Two Lars von Trier movies on this list and surely “Nymphomaniac” will be added should we ever do an update. All von Trier films are divisive, but we wonder just how much more polarizing this one would have been, had people actually seen it. This even means cinephiles as “Idioterne” is easily one of Von Trier’s least seen film (at least of the notable ones). Made in compliance with the Dogme '95 Manifesto—stripped down, no artificial lighting, hand-held only, etc.—this 1998 comedy centers on a group of anti-bourgeois nihilists who attempt to annihilate their ego in order to achieve their "inner idiot." The manifesto of the group is essentially to liberate themselves from the falseness of society by embracing humiliation and the destruction of their dignity. How do they do it? Well, the group poses as mentally disabled and they try and “spazz” out to regress to a kind of pure state and to provoke a reaction from the status quo around them. Amusingly enough, they are taken in by some community members who pity the commune of idiots and as you can probably guess it just gets worse and more hilariously wrong. The film’s big sex scene occurs when the group’s opportunistic leader has a birthday and his wish is a gangbang, essentially abusing the group’s manifesto so he can get laid and get fresh with all the females in the group he presumably just wanted to fuck in the first place. The curdling of the manifesto for his selfish means is pitch black funny and the orgy is one NC-17 mess of penises, big bushes and a few brief moments of unsimulated penetrative intercourse. “Idioterne” is very wrong, but it’s also pretty fucking funny: Lars von Trier at his most mischievously provocative.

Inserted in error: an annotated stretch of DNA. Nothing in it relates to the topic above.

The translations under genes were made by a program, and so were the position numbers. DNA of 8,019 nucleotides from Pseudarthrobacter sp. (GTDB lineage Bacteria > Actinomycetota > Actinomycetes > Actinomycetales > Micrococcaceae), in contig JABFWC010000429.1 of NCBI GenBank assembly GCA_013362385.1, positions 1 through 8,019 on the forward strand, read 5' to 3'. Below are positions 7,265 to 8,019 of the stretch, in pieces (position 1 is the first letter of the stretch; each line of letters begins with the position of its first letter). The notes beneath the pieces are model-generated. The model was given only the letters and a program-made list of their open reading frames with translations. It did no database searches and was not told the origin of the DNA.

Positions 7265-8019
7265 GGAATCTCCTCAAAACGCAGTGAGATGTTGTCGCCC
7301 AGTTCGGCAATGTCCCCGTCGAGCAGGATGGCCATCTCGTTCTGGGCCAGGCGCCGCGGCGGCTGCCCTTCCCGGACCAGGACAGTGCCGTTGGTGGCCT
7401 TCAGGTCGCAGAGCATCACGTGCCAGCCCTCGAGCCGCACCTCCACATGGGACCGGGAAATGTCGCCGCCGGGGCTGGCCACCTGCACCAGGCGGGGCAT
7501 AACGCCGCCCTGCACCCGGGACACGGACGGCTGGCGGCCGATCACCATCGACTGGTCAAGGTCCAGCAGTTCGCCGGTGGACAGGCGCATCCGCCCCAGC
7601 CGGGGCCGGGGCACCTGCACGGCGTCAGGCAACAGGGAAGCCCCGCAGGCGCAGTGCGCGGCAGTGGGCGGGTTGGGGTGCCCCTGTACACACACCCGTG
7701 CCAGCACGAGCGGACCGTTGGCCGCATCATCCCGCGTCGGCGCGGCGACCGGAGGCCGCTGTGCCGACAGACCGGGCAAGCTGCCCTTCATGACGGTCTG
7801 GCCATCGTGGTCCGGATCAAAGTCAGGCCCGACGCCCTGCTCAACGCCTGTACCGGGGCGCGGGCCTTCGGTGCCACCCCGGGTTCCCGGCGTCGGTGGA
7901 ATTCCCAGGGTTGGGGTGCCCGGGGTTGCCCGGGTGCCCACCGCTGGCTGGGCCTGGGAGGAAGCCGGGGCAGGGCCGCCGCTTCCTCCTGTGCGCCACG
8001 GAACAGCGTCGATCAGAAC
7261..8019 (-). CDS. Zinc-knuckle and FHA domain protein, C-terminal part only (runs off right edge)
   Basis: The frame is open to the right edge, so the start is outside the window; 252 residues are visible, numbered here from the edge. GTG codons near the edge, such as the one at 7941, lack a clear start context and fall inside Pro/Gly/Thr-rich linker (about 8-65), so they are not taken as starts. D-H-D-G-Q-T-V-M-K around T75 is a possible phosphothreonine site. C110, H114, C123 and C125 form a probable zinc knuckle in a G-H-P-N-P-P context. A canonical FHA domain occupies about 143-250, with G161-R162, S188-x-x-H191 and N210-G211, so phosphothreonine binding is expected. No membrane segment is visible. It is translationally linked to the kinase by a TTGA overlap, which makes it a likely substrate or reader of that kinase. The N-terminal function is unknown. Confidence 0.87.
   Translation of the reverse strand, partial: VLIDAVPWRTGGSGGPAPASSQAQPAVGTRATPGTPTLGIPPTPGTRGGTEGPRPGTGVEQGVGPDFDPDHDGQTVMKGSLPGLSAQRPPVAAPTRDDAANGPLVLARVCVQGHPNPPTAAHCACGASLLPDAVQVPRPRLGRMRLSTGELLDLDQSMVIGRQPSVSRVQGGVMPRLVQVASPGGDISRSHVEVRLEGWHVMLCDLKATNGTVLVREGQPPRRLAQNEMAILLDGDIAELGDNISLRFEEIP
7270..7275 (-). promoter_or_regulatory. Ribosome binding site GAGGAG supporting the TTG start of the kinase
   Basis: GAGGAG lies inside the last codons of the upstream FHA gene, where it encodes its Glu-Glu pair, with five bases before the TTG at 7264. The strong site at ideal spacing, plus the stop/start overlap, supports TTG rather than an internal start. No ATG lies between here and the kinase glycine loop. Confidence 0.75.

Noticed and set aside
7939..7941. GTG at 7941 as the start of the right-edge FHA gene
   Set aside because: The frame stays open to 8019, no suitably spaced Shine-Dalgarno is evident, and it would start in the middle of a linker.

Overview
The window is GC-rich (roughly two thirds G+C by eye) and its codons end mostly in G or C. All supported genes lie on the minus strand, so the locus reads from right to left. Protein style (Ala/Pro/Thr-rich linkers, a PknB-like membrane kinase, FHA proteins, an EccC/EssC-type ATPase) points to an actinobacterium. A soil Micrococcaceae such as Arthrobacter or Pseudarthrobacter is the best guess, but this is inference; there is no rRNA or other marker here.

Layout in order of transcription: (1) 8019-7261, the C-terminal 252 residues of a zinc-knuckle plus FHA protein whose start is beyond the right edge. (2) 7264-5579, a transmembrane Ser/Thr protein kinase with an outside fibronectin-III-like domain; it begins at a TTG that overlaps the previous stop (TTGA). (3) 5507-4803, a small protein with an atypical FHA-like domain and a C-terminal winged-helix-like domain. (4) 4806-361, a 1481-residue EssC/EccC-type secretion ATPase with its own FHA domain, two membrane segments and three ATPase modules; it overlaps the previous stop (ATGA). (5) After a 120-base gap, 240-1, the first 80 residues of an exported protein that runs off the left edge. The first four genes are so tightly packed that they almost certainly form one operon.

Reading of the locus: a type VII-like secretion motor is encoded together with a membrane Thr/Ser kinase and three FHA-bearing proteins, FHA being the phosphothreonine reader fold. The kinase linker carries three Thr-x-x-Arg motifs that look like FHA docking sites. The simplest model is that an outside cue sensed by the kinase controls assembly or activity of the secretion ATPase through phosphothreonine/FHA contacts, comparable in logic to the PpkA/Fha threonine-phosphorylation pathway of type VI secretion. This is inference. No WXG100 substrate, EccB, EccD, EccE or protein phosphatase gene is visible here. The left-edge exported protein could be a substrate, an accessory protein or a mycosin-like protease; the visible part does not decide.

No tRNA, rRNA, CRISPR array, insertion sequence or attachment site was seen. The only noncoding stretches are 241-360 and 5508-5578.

No … Not that "Crash." David Cronenberg has had fun messing with sexual conventions since his debut feature "Shivers" (where a parasitic life form turned the button-downed inhabitants of an apartment building into sex-craving maniacs), getting a perverse kick out of making people squirm (and uncomfortably cross their legs). This movie is based on J.G. Ballard's novel of the same name, which concerns a group of people who stage famous car accidents and get a strong sexual kick out of them. There are so many bizarre sex sequences in "Crash" that we could probably make a separate top ten list out of them. So take your pick: the sequence where James Spader has sex with a vagina-like scar on Rosanna Arquette's thigh (guh) or the time that Spader deliberately gets involved in an accident with his wife (Deborah Kara Unger), fucking her as she crawls away from the twisted metal that was once her car (double guh). The sex sequences in "Crash" are never actually arousing, instead they are judged on a sliding scale of repulsiveness (the sequence where Spader traces the outline of Unger's nude body is still pretty weird but the most outwardly erotic scene in the entire movie). It's hard to imagine anyone getting turned on by "Crash," but you have to give Cronenberg and his fearless actors credit for unblinkingly investigating the mechanics (pun very much intended) of fetishism, techno-eroticism and body modification. It's hard not to imagine that the car-sex of "The Counselor" was at least partially inspired by Cronenberg's vision of vehicular arousal.